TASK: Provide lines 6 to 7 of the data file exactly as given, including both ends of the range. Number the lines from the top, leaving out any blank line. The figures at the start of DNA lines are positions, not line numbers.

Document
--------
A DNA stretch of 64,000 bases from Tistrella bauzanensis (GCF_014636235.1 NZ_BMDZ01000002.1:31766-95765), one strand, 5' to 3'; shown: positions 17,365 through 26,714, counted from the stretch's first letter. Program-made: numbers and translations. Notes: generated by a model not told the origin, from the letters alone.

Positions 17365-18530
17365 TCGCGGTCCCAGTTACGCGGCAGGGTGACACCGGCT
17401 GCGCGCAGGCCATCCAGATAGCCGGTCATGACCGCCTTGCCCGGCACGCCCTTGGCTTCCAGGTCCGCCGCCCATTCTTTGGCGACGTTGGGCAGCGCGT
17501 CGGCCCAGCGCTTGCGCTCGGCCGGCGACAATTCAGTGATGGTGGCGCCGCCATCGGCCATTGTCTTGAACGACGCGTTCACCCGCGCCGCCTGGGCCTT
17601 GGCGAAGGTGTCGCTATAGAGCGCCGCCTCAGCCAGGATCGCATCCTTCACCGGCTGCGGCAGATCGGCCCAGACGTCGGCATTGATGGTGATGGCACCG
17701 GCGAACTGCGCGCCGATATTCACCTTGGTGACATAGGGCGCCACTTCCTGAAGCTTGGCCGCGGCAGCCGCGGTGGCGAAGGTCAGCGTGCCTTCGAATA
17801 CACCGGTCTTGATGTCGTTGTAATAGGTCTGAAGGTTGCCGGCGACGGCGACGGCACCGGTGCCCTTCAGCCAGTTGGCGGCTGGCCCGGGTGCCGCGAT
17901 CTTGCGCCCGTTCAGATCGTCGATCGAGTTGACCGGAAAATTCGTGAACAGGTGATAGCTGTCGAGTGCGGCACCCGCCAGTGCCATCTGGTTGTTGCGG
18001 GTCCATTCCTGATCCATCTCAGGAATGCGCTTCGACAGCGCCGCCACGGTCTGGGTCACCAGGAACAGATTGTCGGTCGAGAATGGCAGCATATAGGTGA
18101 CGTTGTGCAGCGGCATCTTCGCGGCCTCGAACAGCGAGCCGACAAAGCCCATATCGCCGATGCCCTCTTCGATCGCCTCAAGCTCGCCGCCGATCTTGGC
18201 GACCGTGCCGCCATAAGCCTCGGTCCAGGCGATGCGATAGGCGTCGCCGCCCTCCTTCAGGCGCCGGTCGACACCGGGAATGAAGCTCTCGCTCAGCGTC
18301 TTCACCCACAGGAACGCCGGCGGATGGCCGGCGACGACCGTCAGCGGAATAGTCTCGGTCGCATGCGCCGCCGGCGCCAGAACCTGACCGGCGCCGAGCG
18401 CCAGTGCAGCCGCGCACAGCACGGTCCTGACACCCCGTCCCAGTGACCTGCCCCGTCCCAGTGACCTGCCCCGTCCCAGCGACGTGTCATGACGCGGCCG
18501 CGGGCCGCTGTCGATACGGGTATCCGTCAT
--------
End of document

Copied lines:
17601 GGCGAAGGTGTCGCTATAGAGCGCCGCCTCAGCCAGGATCGCATCCTTCACCGGCTGCGGCAGATCGGCCCAGACGTCGGCATTGATGGTGATGGCACCG
17701 GCGAACTGCGCGCCGATATTCACCTTGGTGACATAGGGCGCCACTTCCTGAAGCTTGGCCGCGGCAGCCGCGGTGGCGAAGGTCAGCGTGCCTTCGAATA